Rosa Filgueira's blog
Posted: 23 Oct 2019 | 10:43
Over the last three decades the collections of libraries, archives and museums have been transformed by large-scale digitisation. The volume and quality of available digitised text now makes searching and linking these data feasible, where previous attempts were restricted due to limited data availability, quality, and lack of shared infrastructures. One example of this is the extensive digital collection offered by the National Library of Scotland (NLS) (see Figure 1) , which can be accessed online and also downloaded for further digital humanities research.
Posted: 27 Jun 2019 | 10:06
The DARE project is addressing the challenges of combining extreme data, extreme computation and extreme complexity in scientific research.
Virtually every scientific domain is experiencing an increase in the volume of data it produces, with growing computational power enabling more complex simulations. Although comparing these simulations with observation can improve models and understanding, it is highly data-intensive.
Posted: 16 Jan 2019 | 11:06
Analysing genomics data is a complex and compute intensive task, generally requiring numerous software tools and large reference data sets, tied together in successive stages of data transformation and visualisation.
Typically in a cancer genomics analysis, both a tumour sample and a “normal” sample from the same individual are first sequenced using NGS systems and compared using a series of quality control stages. The first control stage, ‘Sequence Quality Control’ (which is optional), checks sequence quality and performs some trimming. While the second one, ‘Alignment’, involves a number of steps, such as alignment, indexing, and recalibration, to ensure that the alignment files produced are of the highest quality as well as several more to guarantee the variants are called correctly. Both stages compromise a series of intermediately computing and data-intensive steps that very often are handcrafted by researchers and/or analysts.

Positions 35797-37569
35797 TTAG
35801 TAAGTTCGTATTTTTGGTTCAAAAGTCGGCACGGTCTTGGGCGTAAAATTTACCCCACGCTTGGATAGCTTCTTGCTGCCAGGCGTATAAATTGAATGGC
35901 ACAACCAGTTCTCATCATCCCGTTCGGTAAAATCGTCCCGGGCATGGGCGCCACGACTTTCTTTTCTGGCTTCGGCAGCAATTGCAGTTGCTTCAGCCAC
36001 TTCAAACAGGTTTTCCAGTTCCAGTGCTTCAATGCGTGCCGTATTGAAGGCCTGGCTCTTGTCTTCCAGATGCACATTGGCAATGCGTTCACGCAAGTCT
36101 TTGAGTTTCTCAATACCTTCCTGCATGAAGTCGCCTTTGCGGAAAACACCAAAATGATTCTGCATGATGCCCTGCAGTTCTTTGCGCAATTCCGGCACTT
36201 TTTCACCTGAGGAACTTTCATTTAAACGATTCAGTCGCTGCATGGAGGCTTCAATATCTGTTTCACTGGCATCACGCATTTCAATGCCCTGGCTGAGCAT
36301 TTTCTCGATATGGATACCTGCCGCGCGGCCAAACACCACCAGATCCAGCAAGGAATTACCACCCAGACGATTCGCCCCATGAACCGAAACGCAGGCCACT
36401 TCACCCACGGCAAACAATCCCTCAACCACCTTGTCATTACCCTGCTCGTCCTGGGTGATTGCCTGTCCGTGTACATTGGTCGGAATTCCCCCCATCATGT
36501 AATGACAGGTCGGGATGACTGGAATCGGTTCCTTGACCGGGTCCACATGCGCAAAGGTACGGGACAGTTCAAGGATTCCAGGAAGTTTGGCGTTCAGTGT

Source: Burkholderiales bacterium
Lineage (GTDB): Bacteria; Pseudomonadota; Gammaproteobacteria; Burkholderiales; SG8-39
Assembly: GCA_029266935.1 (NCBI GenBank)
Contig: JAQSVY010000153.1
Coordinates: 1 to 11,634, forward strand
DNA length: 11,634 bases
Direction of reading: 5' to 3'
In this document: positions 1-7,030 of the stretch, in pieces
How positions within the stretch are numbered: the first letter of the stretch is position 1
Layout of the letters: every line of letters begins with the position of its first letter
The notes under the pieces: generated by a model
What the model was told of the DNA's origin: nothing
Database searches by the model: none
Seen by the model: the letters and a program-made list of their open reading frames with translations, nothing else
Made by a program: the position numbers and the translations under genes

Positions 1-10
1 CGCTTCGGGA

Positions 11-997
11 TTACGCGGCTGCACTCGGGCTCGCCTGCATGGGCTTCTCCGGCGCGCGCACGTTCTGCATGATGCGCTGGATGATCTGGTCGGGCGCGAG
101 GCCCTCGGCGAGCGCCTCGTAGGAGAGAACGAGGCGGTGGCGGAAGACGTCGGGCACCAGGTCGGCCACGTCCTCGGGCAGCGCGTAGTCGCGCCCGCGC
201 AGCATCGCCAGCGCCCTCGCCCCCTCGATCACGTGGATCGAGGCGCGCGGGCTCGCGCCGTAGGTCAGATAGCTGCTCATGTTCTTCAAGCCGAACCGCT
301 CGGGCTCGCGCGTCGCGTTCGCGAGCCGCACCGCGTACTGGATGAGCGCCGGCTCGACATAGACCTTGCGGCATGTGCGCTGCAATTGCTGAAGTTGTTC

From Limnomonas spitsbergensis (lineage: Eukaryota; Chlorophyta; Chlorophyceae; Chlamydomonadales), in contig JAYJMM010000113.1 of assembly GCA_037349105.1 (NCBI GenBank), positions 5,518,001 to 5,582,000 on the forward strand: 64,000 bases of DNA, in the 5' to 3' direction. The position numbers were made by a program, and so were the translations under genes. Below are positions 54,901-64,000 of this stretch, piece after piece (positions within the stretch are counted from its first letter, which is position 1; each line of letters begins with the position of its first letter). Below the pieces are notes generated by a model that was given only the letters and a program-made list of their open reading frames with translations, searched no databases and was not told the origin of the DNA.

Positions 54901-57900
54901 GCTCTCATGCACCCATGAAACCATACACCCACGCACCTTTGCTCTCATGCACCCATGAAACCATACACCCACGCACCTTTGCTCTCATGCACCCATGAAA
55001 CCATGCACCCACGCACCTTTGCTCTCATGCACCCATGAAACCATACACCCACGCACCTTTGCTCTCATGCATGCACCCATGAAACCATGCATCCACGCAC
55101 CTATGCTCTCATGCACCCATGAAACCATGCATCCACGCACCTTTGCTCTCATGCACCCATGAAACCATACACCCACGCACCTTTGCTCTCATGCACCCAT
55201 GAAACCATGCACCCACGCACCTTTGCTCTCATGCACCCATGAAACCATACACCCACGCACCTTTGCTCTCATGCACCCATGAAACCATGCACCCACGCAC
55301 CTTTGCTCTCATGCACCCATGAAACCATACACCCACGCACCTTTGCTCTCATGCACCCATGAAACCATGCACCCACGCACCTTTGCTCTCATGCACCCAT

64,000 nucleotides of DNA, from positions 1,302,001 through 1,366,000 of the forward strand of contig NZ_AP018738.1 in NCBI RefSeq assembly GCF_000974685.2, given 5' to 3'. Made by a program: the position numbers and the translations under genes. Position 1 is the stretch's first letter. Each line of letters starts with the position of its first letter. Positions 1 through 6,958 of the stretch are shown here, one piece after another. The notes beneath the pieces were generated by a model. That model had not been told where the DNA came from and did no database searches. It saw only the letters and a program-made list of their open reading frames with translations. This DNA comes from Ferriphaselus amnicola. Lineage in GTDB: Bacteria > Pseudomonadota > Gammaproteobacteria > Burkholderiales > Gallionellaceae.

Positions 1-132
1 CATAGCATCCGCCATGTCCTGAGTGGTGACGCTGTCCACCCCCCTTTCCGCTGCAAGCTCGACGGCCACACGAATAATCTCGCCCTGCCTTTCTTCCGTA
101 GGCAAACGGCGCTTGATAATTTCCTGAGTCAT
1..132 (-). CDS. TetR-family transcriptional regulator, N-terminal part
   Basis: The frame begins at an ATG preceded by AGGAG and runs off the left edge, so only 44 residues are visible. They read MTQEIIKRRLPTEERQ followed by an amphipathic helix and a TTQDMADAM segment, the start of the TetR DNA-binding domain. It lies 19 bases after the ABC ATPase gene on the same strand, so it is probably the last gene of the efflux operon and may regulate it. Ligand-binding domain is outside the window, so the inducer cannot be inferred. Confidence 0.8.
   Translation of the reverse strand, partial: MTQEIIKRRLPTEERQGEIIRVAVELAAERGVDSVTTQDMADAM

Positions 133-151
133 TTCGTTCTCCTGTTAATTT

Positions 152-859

Posted: 11 Oct 2018 | 14:52
During the last six months, in our role as members of the Research Engineering Group of the Alan Turing Institute, we have been working with Melissa Terras, University of Edinburgh's College of Arts, Humanities and Social Sciences (CAHSS), and Raquel Alegre, Research IT Services, University College London (UCL), to explore text analysis of humanities data. This work was funded by Scottish Enterprise as part of the Alan Turing Institute-Scottish Enterprise Data Engineering Programme.